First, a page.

Queen and Slim may well go down as one of the most frustrating films of the last decade. It’s gorgeously shot, brilliantly acted, has a great soundtrack, and at least has a discussion of radical politics — but it just feels empty. It’s ambitious and clearly wants to start important discussions, but it doesn’t engage the audience emotionally enough to give any of those discussions a solid landing.
The story sounds interesting on paper; a young black woman and man (who remain unnamed until the end of the film so, for simplicity’s sake, I’ll just refer to them as Queen and Slim respectively) go on a Tinder date. It’s awkward and they have little chemistry, but they’re forced into working together after being pulled over by a racist police officer – who Slim kills in an act of self-defence – and the two hatch a plan to run away together to Cuba.
Over the course of their journey, they cross through Ohio, New Orleans and Southern Florida, meeting various characters serving to support and derail them along the way. It’s a solid premise but the film seems to fall apart around when the cop is shot. The biggest problem that undercuts Queen and Slim is that its titular characters have no chemistry, and their blossoming companionship and eventual romance feels completely out of circumstance. Take most similar road movies (Bonnie and Clyde, Thelma and Louise) and what makes those movies memorable is the chemistry between their leads and how the audience genuinely wants them to succeed.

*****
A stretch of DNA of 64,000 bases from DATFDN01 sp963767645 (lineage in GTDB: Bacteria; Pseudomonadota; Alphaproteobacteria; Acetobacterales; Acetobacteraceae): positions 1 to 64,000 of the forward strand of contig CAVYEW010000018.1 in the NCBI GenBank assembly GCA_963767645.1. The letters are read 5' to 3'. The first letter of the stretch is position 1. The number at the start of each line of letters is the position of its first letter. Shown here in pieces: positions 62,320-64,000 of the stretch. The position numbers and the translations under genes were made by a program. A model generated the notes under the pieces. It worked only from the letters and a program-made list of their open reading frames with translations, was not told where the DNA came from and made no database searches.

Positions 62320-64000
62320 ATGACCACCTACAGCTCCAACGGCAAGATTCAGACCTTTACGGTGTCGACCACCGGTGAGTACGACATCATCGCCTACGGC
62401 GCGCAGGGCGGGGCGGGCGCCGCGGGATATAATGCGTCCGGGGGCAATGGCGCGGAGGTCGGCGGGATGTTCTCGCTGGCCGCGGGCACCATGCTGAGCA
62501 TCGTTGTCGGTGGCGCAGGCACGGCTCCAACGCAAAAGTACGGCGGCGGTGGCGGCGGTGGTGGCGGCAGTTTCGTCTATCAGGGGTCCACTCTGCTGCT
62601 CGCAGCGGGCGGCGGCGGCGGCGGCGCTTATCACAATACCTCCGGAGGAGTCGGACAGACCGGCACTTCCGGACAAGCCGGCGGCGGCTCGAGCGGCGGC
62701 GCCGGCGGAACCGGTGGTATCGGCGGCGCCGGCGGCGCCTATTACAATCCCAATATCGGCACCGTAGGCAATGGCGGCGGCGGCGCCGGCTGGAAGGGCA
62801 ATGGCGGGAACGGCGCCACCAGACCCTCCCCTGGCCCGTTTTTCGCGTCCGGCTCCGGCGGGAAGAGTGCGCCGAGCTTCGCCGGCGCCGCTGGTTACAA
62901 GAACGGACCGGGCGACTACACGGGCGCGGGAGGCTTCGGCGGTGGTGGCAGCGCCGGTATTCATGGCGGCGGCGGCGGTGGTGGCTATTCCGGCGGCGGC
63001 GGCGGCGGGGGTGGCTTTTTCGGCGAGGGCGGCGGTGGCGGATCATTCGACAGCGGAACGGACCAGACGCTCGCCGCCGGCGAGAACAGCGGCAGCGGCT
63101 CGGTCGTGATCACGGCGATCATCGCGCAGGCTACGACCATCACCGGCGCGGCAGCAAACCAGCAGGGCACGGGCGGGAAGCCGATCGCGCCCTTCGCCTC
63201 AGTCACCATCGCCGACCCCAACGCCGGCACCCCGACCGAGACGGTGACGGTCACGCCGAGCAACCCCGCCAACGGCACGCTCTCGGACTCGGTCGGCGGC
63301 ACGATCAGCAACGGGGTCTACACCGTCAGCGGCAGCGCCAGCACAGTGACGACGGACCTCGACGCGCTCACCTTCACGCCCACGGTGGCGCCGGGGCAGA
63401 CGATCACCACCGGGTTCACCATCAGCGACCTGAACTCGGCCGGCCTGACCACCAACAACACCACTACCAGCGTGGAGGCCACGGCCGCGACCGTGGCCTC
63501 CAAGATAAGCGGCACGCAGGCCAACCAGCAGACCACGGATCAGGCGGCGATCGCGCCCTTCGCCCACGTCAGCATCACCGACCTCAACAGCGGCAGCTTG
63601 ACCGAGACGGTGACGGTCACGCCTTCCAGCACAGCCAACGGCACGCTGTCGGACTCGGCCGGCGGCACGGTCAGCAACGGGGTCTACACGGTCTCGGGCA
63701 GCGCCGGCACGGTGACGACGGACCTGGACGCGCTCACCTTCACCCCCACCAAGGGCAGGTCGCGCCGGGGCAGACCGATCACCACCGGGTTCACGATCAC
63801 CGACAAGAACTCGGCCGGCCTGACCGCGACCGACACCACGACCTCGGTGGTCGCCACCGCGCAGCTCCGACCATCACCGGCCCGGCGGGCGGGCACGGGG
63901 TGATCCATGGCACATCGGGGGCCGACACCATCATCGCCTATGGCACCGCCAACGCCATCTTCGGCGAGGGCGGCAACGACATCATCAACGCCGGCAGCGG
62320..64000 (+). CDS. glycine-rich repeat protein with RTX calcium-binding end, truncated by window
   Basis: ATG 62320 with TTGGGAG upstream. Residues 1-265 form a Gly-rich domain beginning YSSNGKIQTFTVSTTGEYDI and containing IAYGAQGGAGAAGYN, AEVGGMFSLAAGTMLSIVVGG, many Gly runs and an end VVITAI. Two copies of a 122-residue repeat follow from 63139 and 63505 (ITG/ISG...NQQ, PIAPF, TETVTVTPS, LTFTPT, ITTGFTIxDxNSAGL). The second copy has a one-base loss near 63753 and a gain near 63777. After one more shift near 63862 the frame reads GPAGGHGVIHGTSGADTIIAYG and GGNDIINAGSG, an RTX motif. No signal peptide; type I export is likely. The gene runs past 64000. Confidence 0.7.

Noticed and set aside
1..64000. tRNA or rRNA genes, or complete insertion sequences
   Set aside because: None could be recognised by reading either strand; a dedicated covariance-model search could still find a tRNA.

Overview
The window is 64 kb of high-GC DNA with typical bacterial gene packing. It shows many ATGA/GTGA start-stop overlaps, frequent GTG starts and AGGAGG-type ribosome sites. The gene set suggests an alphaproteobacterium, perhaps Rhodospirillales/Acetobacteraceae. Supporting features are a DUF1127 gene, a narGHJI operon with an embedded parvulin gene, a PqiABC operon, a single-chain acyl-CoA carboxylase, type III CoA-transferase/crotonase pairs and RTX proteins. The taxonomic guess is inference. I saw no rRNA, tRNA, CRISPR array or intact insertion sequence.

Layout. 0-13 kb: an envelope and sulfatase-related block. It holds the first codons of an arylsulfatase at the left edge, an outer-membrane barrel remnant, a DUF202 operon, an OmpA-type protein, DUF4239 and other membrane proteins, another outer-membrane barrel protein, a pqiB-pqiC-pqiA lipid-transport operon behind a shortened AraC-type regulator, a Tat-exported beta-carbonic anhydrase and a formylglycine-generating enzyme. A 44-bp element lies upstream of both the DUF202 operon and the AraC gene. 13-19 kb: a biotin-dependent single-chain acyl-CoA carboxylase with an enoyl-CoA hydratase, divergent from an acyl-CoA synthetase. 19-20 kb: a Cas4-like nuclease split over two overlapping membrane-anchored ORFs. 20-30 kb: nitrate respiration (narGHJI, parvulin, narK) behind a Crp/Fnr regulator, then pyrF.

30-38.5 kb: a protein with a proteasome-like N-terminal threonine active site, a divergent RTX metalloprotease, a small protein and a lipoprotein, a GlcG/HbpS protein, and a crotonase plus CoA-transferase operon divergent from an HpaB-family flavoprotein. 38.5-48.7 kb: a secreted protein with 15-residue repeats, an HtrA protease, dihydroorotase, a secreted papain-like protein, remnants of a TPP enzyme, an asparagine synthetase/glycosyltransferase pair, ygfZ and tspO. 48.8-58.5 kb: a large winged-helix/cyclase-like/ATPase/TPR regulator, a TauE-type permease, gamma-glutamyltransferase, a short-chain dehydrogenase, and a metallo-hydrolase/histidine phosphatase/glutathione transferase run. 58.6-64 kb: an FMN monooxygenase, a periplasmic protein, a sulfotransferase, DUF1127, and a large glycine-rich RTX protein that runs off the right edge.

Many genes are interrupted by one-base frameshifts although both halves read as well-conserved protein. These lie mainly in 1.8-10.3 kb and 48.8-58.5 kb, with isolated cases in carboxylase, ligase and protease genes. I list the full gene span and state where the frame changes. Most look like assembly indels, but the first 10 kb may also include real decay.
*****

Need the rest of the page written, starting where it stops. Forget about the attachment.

By contrast, Queen and Slim feels shallow because the characters deliberately start as awkward and unfit for each other. She’s a tough-talking lawyer, he’s an easygoing religious type. From that point though, the film does very little to develop their relationship. That’s even before the film introduces side characters that seek only to represent political figureheads.
Jodie Turner-Smith and Daniel Kaluuya put their all into the lead roles, but the script just doesn’t give them enough to chew on. What makes this even worse, however, is how the film also wants to talk about modern issues that seriously warrant discussion. Police brutality and media coverage of anti-black violence are put at the front and centre, but anything the film has to say completely loses its impact when the characters just don’t work. At times you find yourself pining for Ava DuVernay or Spike Lee to at least inject some humanity into the thing and make it more thought-provoking.
The film isn’t entirely without merit; director Melina Matsoukas, most known for music videos, does a terrific job in creating a rich aesthetic for the film full of bold colours and terrific shots. While there are significant problems with the script, Lena Waithe clearly knows how to build tension as shown in many of the film’s more nailbiting sequences. While I think this film doesn’t quite hit the mark, there are at least interesting voices behind it that are worth listening to.